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TERRORISM

IN PICS: A look at tributes on Las Ramblas

Makeshift memorials have sprung up on Las Ramblas where a terrorist attack claimed the lives of 13 people and injured more than one hundred others.

IN PICS: A look at tributes on Las Ramblas
All photos: AFP

The broad avenue that was the site of such bloodshed on Thursday has now been transformed into a place of remembrance and defiance with a carpet of candles, messages and flowers.

 
While an official mass was given in the Sagrada Familia on Sunday attended by King Felipe VI, Queen Letizia, the Prime minister of Spain as well as regional and city politicians, on the streets people have chosen to show their grief in more spontaneous ways.
 
 
Candles, flowers and messages now fill the pavements where blood was spilled.
 
 
 
 
 
People are scribbling messages on trees.
 
And on post-it notes.
 
Aswell as on the pavement itself.
 
Once the sun goes down, vigils are held by candle light.
 
 
The phrase 'no tinc por' – Catalan for “I am not afraid” has become the rallying cry of resilience against terrorism.
 
 
Muslim groups gathered on the street to show that their wholehearted rejection of the terrorist act in the name of Islam.
 
A little boy holds up a flower and a sign that reads: “I'm Muslim. I am not a terrorist. #Peace #Love”.
 

ENVIRONMENT

Why has the expansion of Barcelona airport prompted mass protests?

Around 10,000 people demonstrated against the expansion of the El Prat airport in Barcelona on Sunday.

Why has the expansion of Barcelona airport prompted mass protests?
People march during a demonstration against the expansion of the Barcelona-El Prat airport. Photo: Pau BARRENA / AFP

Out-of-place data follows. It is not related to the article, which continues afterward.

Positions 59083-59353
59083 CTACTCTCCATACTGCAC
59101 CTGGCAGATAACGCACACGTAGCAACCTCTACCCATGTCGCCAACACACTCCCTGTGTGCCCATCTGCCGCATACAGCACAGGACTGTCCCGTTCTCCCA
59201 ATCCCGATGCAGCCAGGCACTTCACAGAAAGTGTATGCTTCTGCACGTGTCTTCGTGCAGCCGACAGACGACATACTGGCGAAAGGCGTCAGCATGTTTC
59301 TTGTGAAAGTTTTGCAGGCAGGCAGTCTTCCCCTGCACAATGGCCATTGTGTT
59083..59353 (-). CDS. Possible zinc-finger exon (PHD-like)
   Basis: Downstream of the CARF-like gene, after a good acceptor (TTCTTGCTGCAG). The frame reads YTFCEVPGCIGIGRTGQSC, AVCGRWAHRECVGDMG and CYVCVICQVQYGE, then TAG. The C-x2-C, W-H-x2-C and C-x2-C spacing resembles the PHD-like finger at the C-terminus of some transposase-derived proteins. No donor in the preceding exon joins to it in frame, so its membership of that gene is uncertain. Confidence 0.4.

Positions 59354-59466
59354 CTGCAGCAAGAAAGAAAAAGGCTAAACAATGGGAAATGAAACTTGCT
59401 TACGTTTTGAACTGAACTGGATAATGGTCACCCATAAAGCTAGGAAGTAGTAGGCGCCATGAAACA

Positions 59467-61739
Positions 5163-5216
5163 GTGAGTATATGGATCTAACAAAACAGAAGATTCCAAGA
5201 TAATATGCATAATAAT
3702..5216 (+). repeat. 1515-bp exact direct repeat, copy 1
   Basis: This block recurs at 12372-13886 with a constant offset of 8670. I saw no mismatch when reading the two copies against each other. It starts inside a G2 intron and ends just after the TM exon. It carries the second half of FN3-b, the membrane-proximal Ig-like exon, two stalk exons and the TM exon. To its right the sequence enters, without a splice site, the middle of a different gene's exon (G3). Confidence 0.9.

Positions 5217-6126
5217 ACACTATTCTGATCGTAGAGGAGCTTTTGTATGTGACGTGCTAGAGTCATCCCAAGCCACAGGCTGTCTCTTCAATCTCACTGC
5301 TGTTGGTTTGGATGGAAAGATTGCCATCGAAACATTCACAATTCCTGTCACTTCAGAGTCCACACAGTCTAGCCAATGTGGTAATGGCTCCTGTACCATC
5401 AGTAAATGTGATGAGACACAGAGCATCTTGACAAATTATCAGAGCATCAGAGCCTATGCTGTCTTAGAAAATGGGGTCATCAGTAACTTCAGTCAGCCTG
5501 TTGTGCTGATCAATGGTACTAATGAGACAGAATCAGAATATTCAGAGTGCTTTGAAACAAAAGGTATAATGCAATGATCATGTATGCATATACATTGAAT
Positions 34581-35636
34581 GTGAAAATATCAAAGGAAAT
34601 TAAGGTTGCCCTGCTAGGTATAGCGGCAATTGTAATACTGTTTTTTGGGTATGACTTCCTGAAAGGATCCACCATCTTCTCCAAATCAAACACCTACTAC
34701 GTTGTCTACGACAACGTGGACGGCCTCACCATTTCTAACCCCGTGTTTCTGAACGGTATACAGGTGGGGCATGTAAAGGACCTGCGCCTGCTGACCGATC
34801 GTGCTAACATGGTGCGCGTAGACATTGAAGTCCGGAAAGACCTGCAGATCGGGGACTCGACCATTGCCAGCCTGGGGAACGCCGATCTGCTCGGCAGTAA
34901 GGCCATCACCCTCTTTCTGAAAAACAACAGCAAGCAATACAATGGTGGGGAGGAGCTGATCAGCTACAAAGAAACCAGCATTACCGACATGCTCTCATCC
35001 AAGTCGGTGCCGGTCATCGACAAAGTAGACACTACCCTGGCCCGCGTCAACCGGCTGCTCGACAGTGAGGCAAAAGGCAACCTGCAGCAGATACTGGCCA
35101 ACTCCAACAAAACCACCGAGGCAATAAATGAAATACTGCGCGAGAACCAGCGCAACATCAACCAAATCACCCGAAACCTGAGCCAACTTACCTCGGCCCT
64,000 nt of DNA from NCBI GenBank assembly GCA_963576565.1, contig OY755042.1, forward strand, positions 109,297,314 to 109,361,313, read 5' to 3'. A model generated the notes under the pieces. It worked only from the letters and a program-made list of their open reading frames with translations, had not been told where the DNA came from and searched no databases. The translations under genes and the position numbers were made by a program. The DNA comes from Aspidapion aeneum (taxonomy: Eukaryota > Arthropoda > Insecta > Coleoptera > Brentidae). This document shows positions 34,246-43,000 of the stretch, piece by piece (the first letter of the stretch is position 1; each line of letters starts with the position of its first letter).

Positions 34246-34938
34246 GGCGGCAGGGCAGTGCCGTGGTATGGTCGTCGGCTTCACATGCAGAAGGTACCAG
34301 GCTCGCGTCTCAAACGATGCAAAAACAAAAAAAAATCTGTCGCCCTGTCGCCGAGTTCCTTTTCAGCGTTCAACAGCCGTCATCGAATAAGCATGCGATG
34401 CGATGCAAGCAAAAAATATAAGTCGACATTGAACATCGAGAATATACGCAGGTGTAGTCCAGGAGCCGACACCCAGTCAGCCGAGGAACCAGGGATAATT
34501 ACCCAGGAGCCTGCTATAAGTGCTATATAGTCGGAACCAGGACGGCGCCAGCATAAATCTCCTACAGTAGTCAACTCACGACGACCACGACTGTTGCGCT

Several ecological and agricultural organisations, have demanded that the expansion be stopped due to the fact nearby wetlands and farms would have to be destroyed.

The demonstration took place on Calle Tarragona in the Catalan capital between Plaça d’Espanya and Plaça dels Països Catalans.

The protests still took place, even though last week, Spain suspended the €1.7 billion airport expansion project, citing differences with the Catalan government, after president Pere Aragonès said he wanted to avoid destroying La Ricarda lagoon, a natural reserve next to the airport. 

Environmentalists decided not to call off the march, in case plans for the airport expansion still went ahead.

READ ALSO: Six things you need to know about Barcelona airport’s €1.7 billion planned expansion

Political representatives from ERC, En Comú Podem and the CUP also attended, as well as the leader of Más País, Íñigo Errejón; the Deputy Mayor for Ecology of the Barcelona City Council, Janet Sanz, and the Mayor of El Prat de Llobregat, Lluís Mijoler.

People from neighbourhoods across the city marched towards Calle Tarragona and could be seen holding placards that read Nature yes, airport no and shouting slogans such as “More courgettes and fewer planes” and “Fighting for the climate, health, and life”. 

One of the largest groups of people were those from El Prat de Llobregat, the municipality which is home to the airport, who were led by tractors. 

People march during a demonstration against the expansion of Barcelona-El Prat airport. Photo by Pau BARRENA / AFP

In addition to protesting against the expansion of the El Prat airport, people were also demonstrating against the Winter Olympic Games in the Pyrenees and extensions to airports in Mallorca and Madrid. 

A representative of Zeroport, Sara Mingorría said “We are here to defend not only La Ricarda, but the entire Delta”. 

The philosopher Marina Garcés also argued that the expansion of the airport would mean “more borders, more mass tourism, more control and more precarious jobs.” 

The leader of the commons in the Catalan parliament, Jéssica Albiach, who also attended the protest, asked the PSOE for “coherence”: “You cannot be passing a law against climate change and, at the same time, defend the interests of Aena [the airport operations company]”, she said. 

She also urged the leader of the Generalitat, Pere Aragonès, to “definitely say no. 

If the airport expansion in Barcelona goes ahead, environmentalists say that CO2 emissions would rise by a minimum of 33 percent. These levels would surpass the limits set by the Catalan government’s climate targets.

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